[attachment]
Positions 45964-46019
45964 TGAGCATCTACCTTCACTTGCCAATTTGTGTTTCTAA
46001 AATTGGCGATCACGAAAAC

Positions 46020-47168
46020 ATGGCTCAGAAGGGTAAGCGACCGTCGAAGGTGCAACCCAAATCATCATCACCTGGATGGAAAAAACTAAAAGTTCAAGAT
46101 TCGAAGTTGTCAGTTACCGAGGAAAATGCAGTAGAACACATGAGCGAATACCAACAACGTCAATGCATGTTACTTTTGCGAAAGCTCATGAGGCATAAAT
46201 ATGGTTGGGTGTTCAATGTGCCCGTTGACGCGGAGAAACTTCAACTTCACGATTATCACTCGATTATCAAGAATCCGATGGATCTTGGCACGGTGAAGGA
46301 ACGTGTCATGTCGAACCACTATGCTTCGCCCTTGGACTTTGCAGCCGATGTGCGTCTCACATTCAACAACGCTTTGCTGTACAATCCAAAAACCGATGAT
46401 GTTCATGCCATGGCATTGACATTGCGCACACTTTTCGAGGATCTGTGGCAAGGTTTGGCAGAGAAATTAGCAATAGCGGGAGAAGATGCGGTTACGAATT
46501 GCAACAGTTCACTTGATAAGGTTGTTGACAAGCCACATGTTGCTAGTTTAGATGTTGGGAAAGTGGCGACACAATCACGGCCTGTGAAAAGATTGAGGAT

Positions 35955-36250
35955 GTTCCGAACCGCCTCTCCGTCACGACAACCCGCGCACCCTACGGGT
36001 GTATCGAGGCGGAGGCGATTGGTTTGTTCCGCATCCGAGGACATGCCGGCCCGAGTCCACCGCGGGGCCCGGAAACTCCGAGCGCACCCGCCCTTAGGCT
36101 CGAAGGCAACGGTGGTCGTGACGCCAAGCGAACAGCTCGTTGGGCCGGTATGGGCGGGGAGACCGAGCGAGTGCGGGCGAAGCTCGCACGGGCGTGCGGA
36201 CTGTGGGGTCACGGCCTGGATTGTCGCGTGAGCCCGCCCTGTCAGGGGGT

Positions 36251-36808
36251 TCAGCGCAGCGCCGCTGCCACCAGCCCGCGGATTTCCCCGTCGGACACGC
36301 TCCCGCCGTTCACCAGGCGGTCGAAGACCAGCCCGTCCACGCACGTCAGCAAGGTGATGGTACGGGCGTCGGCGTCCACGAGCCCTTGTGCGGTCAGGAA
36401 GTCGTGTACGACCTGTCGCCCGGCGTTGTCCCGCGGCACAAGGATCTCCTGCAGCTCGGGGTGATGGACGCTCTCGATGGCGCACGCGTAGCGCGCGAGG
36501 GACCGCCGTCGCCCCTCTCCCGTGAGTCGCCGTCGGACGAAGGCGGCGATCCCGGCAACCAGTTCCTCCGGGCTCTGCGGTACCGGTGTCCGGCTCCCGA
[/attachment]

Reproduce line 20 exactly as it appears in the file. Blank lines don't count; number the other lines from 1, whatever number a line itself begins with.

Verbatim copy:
36501 GACCGCCGTCGCCCCTCTCCCGTGAGTCGCCGTCGGACGAAGGCGGCGATCCCGGCAACCAGTTCCTCCGGGCTCTGCGGTACCGGTGTCCGGCTCCCGA